So maybe the fact that the bad ideas on Kickstarter won't get funded is its saving grace.  I have to admit that there have been some cool projects that have succeeded; consider the 3-D Pen (you should definitely watch the video on this one), the workout shirt that changes color to show your muscle activity, and, of course the Cthulhu knitted ski mask:

Also comes in "Slime of R'lyeh green."

So there you are.  Look around at some of the Kickstarter projects -- there are some really interesting ones.  Whatever else you might say about it, Kickstarter is a unique approach to funding innovation, just as e-publishing is to writing, and Reddit is to the formation of intellectual communities.  And if each of those things comes with a downside, what doesn't?  It's just another feature of our technological evolution, an outcome of human intelligence that never fails to fascinate and surprise me.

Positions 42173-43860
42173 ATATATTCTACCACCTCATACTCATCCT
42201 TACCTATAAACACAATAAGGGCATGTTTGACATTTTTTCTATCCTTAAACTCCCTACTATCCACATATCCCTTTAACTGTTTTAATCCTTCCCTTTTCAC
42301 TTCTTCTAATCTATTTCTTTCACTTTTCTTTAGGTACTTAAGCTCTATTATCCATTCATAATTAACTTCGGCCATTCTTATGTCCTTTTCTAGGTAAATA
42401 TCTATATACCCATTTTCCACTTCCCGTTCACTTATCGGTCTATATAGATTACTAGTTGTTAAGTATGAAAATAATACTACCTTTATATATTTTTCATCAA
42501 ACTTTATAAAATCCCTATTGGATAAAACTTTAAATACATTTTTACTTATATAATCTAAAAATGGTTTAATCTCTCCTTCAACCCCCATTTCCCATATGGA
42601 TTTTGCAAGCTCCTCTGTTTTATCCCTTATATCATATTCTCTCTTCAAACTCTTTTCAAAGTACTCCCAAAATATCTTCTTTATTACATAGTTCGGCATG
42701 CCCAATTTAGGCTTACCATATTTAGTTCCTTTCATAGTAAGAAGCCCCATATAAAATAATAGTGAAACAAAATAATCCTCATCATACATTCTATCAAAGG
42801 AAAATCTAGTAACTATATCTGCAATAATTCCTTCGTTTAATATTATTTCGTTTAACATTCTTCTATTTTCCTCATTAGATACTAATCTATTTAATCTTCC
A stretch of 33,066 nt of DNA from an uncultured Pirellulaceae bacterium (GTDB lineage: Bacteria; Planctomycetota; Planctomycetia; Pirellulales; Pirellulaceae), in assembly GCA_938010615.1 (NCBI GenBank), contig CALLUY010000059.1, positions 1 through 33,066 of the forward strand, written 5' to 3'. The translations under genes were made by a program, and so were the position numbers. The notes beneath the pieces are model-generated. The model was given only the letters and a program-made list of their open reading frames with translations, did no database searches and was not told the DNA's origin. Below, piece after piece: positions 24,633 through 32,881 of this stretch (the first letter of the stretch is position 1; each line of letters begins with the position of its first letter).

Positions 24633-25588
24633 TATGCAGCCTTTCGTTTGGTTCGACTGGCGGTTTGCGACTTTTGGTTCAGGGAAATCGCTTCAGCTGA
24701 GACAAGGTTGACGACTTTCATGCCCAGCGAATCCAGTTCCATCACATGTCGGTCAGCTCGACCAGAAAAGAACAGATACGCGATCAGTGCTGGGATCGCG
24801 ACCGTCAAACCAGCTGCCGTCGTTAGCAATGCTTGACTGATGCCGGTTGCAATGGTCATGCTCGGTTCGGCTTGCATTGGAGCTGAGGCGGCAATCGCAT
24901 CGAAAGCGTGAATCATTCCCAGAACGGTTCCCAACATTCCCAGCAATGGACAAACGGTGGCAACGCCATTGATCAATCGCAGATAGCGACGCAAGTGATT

1. There is also the issue of people who use kickstarter to raise money for... themselves.

    Make a kickstarter about a children's book you'd like to do, collect $10,000, then 6 months later produce a pamphlet consisting of 6 sheets of paper folded in half and stapled, with some shoddy MS-paint slapped on it as "artwork."

    ...and pocket $9,800.